With apologies to the Coen brothers, Ealing got it right the first time

With apologies to the Coen brothers, Ealing got it right the first time

Every day, Watch This offers staff recommendations inspired by a new movie coming out that week. This week: The release of George Clooney’s The Monuments Men has us fondly recalling other movies about groups, teams, squads, and merry collectives.

The Ladykillers (1955)

Arguably the finest of Ealing Studios’ illustrious comedies, The Ladykillers proves a boisterous caper of ironic black humor. In London, little old lady Mrs. Wilberforce (Katie Johnson), finds a tenant for her rented room: Professor Marcus (Alec Guinness), who wants to use it as practice space for his string quartet. Excited by the prospect of having musicians for boarders, Mrs. Wilberforce happily accepts Marcus into her home. Little does she know that he and his crew—uptight Major Courtney (Cecil Parker), fidgety Mr. Robinson (Peter Sellers), cold-blooded Mr. Harvey (Herbert Lom), and lunkheaded goliath Mr. Lawson (Danny Green)—are in fact thieves set on using her home as part of their elaborate scheme to rob an armored car. Their plan is simple: after snatching the loot in broad daylight, they’ll stash the money in a trunk and send it to the train station, where under the careful watch of the police, the innocent-looking Mrs. Wilberforce will easily retrieve it, claiming it for her musician friend.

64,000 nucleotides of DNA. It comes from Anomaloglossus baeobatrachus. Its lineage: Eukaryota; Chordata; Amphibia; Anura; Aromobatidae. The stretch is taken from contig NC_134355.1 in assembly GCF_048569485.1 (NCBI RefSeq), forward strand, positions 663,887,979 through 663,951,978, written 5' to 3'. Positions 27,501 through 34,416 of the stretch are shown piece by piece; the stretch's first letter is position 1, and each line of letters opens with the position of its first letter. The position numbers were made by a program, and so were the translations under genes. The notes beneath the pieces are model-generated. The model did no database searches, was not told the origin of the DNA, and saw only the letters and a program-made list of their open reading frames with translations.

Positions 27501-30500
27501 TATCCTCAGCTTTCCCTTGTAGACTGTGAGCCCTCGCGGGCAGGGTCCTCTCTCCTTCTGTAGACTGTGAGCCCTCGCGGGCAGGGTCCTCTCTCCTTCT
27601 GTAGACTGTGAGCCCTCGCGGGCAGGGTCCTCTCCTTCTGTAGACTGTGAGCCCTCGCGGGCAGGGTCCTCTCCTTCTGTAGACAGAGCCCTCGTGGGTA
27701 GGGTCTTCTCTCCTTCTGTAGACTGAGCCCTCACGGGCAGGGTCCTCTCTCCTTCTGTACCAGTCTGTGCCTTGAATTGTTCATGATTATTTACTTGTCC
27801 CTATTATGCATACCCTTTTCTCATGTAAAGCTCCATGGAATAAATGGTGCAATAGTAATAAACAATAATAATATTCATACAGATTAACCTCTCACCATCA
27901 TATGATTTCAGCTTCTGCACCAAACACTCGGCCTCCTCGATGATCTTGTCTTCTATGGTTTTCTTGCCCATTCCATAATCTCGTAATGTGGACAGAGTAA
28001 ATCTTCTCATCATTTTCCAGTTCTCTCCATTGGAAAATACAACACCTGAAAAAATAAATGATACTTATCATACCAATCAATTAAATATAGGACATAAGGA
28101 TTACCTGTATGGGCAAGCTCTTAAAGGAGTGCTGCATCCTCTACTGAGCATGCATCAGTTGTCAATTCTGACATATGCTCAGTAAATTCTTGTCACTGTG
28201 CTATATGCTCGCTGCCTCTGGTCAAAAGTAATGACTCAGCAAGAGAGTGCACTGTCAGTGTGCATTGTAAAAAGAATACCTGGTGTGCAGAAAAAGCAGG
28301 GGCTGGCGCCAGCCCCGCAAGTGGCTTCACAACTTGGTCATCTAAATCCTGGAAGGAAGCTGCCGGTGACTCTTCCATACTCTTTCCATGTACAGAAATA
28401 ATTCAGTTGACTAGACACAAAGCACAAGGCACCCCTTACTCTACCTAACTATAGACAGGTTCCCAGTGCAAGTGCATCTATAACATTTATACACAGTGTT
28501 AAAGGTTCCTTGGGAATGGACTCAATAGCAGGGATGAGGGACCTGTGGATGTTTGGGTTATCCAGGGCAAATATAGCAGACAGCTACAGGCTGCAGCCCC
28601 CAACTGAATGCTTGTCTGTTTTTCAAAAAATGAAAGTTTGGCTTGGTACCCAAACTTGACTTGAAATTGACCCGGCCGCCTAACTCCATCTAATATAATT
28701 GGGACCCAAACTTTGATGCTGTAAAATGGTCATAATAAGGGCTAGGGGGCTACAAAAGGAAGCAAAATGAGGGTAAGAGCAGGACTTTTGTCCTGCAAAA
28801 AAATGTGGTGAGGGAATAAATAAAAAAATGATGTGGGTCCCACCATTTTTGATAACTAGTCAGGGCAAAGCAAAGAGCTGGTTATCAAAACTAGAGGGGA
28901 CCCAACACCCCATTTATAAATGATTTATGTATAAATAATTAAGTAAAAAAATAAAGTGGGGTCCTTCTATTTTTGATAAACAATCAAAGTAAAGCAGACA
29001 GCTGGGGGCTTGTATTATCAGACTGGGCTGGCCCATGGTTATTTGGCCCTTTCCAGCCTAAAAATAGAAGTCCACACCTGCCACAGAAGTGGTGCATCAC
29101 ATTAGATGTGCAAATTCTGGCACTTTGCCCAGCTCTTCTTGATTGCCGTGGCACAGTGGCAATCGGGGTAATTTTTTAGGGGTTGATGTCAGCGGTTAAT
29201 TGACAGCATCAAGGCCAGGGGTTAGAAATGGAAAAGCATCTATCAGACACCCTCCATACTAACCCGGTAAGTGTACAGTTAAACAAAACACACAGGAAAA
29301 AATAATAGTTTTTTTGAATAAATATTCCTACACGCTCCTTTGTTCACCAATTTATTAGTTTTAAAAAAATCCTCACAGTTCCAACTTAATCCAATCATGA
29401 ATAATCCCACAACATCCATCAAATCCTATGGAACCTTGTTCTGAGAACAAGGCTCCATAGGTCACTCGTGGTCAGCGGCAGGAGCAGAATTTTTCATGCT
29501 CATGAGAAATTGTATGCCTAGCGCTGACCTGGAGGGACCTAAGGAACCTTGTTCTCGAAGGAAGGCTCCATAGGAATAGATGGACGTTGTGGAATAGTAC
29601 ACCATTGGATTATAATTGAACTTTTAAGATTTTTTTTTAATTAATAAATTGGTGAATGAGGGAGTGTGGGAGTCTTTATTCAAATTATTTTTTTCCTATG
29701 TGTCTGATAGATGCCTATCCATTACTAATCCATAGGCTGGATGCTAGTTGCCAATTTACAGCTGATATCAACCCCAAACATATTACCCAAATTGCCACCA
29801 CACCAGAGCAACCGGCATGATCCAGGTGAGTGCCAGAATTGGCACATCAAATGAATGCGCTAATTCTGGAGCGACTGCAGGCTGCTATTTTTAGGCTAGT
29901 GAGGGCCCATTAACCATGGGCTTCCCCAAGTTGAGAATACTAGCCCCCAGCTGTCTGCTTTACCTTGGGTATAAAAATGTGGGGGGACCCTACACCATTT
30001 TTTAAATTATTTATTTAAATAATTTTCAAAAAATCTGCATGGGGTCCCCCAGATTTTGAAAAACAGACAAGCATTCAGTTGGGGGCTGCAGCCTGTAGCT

The buildup to and orchestration of that heist is staged with expert aplomb by director Alexander Mackendrick (The Sweet Smell Of Success), whose camerawork glides around both interior and exterior spaces with sinister grace. His steady stewardship is the unsung key to The Ladykillers, expertly balancing the raft of loony personalities—and the mounting trickiness of their situation—once Marcus and company pull off their crime, but find, thanks to one unforeseen bit of “the human element,” that getting Mrs. Wilberforce home won’t be as simple as hoped. The last act’s spiraling comedic shenanigans, all involving the thieves’ attempts to permanently silence a now-clued-in Mrs. Wilberforce, are of a droll slapstick variety. Aided by William Rose’s sharp script, it’s a classic of sterling performances, highlighted by a young Sellers’ childish attempts to practice twirling and firing a gun, and the earlier sight of the peerless Guinness—his face pale, his teeth unnaturally large, his smile suggesting madness—going bug-eyed, while trying to pull his scarf out from beneath Mrs. Wilberforce’s feet.

Availability: The Ladykillers is available on Blu-ray and DVD (which can be obtained from Netflix) and to rent or purchase through the major digital providers.